Such a requirement might be a first step in broadening our electoral horizons, but it would be a small one. Third parties and voter boycotts often appear to address specific issues — in Berry’s case, mountaintop removal mining. Tangentially, though, they’re aimed at cracking the two-party system, a problem more the result of the voting rules, says Beaulieu. To change that would require a more radical shift than is likely anytime soon in America.
To wit: The governorship is one seat, rather than an inclusive representative council. There is no voter turnout requirement, and the fewer voters that candidates have to persuade, the better for them. Third, it’s winner-take-all. Boycotts and third parties in a gubernatorial race would have to be extraordinary to parlay any power; by design, our electoral system emboldens two strong, large parties.
“What (a boycott) really results in is a lot of rhetoric,” Beaulieu says. “If the way you still get elected for that one position is the same, why do you actually have to change?”
Gugin is dubious about the power of a non-vote.
“I think that, if it’s going to happen where non-voting makes a difference, it has to come from more than just one person, no matter how well known they are,” she says. “I think it has to come from a group, an organized effort that says that if enough people fail to vote, it would send a signal to say something’s wrong with the system.”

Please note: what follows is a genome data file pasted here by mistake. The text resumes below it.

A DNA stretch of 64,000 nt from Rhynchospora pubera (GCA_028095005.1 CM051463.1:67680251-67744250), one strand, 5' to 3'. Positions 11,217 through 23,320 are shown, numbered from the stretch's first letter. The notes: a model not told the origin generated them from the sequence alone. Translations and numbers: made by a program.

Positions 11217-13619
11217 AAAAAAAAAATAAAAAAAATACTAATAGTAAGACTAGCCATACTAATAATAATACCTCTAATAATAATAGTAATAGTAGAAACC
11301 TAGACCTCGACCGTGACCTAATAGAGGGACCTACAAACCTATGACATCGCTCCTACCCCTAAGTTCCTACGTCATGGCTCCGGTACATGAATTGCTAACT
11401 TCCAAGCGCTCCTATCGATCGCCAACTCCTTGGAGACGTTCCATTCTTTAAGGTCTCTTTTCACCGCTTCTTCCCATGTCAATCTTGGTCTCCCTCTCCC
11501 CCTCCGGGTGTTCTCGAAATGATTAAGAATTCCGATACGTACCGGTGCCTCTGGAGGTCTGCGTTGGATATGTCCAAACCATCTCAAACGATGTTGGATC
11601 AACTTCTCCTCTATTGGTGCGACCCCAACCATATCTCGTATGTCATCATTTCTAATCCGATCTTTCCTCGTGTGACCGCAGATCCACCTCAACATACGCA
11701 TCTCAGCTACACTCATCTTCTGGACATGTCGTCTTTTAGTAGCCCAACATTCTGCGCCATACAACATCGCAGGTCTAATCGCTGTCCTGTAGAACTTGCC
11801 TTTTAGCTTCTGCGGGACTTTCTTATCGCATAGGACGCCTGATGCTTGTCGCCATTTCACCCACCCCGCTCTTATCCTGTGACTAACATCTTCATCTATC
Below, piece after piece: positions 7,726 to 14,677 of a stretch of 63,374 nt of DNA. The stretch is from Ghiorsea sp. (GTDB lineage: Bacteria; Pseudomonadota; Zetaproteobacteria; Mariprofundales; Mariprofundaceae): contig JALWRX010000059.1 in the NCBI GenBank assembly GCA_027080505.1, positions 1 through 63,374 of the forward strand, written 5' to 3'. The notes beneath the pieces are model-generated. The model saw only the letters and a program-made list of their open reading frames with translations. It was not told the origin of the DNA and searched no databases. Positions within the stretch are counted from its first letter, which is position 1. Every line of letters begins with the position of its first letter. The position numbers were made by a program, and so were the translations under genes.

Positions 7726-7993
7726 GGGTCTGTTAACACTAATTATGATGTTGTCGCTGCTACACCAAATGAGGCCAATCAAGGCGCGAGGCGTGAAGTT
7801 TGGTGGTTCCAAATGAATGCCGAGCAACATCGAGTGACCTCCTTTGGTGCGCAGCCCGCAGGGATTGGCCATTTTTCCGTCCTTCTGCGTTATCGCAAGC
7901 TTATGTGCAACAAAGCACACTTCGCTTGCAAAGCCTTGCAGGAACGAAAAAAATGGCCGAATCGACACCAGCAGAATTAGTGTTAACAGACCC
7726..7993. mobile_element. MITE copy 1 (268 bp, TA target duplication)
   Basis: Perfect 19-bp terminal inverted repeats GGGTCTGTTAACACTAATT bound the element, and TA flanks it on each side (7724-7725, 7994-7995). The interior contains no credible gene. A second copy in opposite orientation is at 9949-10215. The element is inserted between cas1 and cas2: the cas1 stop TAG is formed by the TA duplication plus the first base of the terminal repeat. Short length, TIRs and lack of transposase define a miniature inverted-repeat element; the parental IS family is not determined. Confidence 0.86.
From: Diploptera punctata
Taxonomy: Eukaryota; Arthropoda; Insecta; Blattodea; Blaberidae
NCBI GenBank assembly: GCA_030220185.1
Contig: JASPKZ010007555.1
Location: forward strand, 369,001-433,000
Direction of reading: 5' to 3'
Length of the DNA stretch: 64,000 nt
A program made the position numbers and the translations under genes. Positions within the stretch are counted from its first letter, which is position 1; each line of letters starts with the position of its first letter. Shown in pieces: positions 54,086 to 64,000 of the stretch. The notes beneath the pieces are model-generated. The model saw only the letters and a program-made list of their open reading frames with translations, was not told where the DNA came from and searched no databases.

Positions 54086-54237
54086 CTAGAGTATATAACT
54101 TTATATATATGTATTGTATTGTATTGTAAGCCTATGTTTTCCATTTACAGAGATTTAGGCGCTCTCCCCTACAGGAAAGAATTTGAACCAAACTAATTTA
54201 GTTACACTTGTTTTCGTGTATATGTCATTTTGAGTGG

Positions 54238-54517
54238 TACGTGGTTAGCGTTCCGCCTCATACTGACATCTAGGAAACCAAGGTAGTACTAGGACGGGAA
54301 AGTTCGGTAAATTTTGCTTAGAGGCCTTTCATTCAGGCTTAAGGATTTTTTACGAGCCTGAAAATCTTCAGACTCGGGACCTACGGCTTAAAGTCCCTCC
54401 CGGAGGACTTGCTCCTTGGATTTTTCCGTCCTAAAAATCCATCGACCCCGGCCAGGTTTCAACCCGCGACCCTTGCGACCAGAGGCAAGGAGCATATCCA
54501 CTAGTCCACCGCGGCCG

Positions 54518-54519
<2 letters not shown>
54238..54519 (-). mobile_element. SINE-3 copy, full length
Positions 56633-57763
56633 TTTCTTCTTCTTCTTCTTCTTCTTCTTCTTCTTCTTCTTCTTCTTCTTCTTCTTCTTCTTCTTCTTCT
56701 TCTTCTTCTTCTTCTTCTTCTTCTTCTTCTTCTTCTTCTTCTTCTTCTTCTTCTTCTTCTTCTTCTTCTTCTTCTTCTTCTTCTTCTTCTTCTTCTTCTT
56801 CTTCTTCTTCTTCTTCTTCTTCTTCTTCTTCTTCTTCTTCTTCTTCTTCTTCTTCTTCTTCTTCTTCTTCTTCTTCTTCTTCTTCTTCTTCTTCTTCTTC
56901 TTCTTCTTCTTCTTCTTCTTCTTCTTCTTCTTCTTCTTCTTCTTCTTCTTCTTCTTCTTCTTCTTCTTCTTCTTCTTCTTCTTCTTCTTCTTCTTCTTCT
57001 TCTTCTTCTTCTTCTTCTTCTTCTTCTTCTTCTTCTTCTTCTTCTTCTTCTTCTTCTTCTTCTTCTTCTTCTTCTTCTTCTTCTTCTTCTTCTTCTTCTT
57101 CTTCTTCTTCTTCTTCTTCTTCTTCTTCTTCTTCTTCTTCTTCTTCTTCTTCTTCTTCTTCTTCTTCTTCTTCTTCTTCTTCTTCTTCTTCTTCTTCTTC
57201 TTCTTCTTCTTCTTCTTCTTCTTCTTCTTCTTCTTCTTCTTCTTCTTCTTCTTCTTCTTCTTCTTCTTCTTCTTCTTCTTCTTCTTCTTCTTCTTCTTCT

What if the signal being sent right now, by the ever-lower voter turnout figures, is that of an electoral system in distress? The most powerful, unconvinced element in the American voting system today is the non-voter: He is a close second — if not first, depending on the year — on the national scene, and almost always the winner in Kentucky elections.
Voter dissatisfaction and disenfranchisement is high in America. Some people are lazy and don’t care who represents them. Others refuse to vote on principle. How many are there? Is there an unorganized mass of boycotters engaging in a kind of latent protest?
Perhaps Wendell Berry came to the same conclusion that most engaged voters do after momentarily ceding their choice in protest: We seem to be stuck with what’s here, so why not keep plugging away within the traditional framework. Of course, that’s also what’s keeping us here in this low-brain territory of empty, smack-talking campaign rhetoric, where 40-percent turnout in a gubernatorial election seems natural and the candidates turned out by the two major parties are cloned and copied every four years for us to gargle and swish around awhile — and then, ultimately, swallow.